1. Try not to shout at your children, and never use foul language. Teach them to obey your word because you are saying it, not because you are saying it loudly. It is better to bind your children to you by a feeling of respect than by fear.
2. Never permit your child to challenge your position/authority as a parent without correction.
3. Don’t make hollow threats of punishment. Unless you learn mitigating circumstances, deliver the spankings you said you would. Otherwise you are sending confusing messages.
4. At an early age make the consequence of obvious rebellion unpleasant. How do small children learn not to poke themselves in the eye with objects? Sometimes by doing it, learning it hurts. Simple. Same with training them about other things too. How do we react to tests of will?
Second, our goal is to produce “the peaceable fruit of righteousness” (vs. 11), or a joy in Christian living. This is a long-term goal. One observation before we dig deeper into this: Dads sometimes get it wrong, even when doing their best, but your Heavenly Father never gets it wrong. God gets the love right, the mercy right (Psa. 103:8-14), and the discipline right. Dads sometimes get it wrong, but take heart—the Holy Spirit knows that, acknowledges that, and yet still uses us as comparison to God and His discipline. Hebrews 12 is actually not looking at the perfect God to understand the imperfect daddy better. This is looking at the imperfect daddy to see God, who is always perfect, better.
The text continues, “No chastening for the present seems joyous, but painful but grievous.” Notice that the “grievous” aspect of discipline results in the “peaceable fruit of righteousness.” Grievous. I never liked it as a child. “Meet me in the bathroom” (that’s where my father preferred to administer spankings) were chilling words. I took some chewing gum once that didn’t belong to me. My father found the evidence and I got one swat for every wrapper. I remember that, and today I’m not a thief and not really tempted to steal. What if, instead of my stealing resulting in a spanking, it resulted in a positive experience? In Lads to Leaders we like to say, “In kids, what gets rewarded gets repeated.”
When I was about twelve, I went with a friend to a carnival. I shouldn’t have done it, but I listened to the carnies shouting out to play their games and what you could win, and I spent some time and money in one of the gaming booths. It was early in the day, and that man rigged it so that we won every time we played (he wanted us to be his unwitting advertisement). I had an arm full of stuffed animals, and when someone asked me where I got them, I told them about that easy game over there, and he should go win some too! I naturally went back later that day to get more, and I lost every time. It’s good for kids if doing the wrong thing turns out badly. That’s largely Dad’s job.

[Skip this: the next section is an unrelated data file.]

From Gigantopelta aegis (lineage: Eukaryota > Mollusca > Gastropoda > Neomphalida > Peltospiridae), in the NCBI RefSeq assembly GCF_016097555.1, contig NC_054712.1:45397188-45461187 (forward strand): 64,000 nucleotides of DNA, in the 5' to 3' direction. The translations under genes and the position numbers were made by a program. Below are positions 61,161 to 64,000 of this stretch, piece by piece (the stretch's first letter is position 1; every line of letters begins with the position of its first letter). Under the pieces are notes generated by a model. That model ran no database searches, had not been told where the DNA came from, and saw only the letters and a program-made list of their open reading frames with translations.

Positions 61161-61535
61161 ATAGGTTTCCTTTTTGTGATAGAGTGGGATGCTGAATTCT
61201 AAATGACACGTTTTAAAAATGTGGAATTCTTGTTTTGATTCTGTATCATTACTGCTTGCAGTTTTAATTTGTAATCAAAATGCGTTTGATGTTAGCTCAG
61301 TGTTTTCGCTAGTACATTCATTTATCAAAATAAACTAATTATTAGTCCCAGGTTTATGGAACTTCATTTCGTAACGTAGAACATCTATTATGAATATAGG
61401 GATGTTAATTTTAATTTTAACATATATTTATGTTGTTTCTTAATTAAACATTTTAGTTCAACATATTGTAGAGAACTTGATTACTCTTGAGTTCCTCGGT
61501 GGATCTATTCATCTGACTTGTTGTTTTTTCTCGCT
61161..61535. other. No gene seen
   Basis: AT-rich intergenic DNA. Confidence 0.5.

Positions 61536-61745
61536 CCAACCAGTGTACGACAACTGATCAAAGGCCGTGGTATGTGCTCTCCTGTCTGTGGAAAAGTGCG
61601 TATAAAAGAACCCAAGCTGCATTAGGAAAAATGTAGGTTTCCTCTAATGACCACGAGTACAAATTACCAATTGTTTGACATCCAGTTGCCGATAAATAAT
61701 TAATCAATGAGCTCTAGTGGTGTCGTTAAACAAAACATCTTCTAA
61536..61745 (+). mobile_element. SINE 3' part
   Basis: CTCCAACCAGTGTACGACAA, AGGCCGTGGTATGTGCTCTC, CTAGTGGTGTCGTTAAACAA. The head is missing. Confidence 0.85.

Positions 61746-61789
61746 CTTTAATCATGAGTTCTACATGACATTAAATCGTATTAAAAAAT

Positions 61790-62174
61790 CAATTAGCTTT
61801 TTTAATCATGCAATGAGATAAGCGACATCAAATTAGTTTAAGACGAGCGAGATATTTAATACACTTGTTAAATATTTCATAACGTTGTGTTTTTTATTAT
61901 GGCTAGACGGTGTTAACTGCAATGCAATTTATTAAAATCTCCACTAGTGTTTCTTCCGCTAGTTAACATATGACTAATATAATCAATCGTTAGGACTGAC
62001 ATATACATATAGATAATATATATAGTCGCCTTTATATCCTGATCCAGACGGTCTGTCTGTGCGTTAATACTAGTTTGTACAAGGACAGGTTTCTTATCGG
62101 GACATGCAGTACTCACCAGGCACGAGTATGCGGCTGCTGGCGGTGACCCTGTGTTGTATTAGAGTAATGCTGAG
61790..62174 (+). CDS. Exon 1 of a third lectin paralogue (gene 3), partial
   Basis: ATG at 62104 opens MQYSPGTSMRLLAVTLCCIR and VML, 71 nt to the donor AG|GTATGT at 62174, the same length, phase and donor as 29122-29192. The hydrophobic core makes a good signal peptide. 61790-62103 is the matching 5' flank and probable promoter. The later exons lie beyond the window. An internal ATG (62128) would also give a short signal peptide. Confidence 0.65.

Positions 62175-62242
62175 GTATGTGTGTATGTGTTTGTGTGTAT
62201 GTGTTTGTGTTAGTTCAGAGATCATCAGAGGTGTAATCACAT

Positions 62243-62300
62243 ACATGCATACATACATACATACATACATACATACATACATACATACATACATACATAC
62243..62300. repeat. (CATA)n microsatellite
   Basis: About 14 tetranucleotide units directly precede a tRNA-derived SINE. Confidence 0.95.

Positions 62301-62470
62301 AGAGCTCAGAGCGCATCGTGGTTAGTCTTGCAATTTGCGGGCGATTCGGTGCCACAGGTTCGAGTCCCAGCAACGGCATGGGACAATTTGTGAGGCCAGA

Some dads put the need for discipline/training of their kids on a sort of credit plan. That is, they will either pay now, or pay later in the interest called grief. The Simple English translation is interesting here, “All punishment seems terrible at the time. It is painful. But, for people who have been trained by it, it pays off with a peaceful crop of righteousness,”
Not all parenting skills passed down from generation to generation are good. Remember, child abuse is from hell. Loving discipline, in appropriate measures at appropriate times, is from heaven. Consider marks of a successful dad:
A great father is hard as a rock about some things. Utterly inflexible. He believes lying is a serious infraction and will never let it go unpunished. God’s name will never be taken in vain. No child sasses his/her mother without exciting Dad’s wrath. We dress modestly when we leave this house. We treat all people with respect. We provide things honest in the sight of all men. When we realize we’ve done wrong we respond every time with the big three: humility, apology, and restitution. We attend the worship assembly every time. We pray together regularly. A great dad’s Christian values are just part of who he is. A poor dad has weak, undependable values, and sometimes he’ll teach one thing and do another.
He prioritizes family time. A poor dad is always working late and is always too busy for what seems like mundane time with his family. Meals are the perfect time to connect with family. A weak dad is great “yes man” at work. His boss needs something? Great, he’ll do it—and he neglects his children. Dad, there are things at home that are vastly more important than playing video games with friends once a week, or immersing yourself in some selfish hobby. Don’t collect regrets for your old age. Spend time. You have a daughter who likes playing with Barbie dolls? Is that too silly for you? Have a son who plays with Mattel cars or blocks? Is that too boring for you? Talk to your children, and begin the practice as soon as they learn to talk. Ask them questions that lead to conversation. Connect, connect, connect. Do you even know your daughter’s favorite color?
He says the important things to his children.He praises their good qualities. A poor dad over-emphasizes correction while neglecting approval and gentle love. One middle-aged man opined, “My dad believed in raising me in the nurture and admonition. But mostly admonition.” Don’t neglect to say things such as, “I love you.” “I love your mother so much.” “The most important thing in this world is fearing God and being a genuine Christian.” “You can choose whatever vocation you want in life so long as you are a faithful Christian, and I’ll support you.” “You must value your name. A good name is to be chosen above great riches.”
He takes time each day to teach his children God’s word. A weak dad assumes the spiritual training his children get in Bible classes is enough. There’s a business I frequent, and I have gotten to know the clerk. Referencing her little 6-year old she said, “You know, she’s at that age where she’s trying to decide if she believes in God or not.” Did you know that there are a great number of children who get to be 10 and don’t know how to pray? Among other things, that’s evidence of a poor father.
The Scripture provides instruction for every good work you’ll ever do in life (2 Tim. 3:17), including your parenting as Dad. God bless you for what you’re doing if you’re a godly father. Children have always learned best about their heavenly Father by observing a good earthly one.
“As a father pities his children, so the Lord pities those who fear Him. For He knows our frame; He remembers that we are dust” (Psa. 103:13-14, NKJV).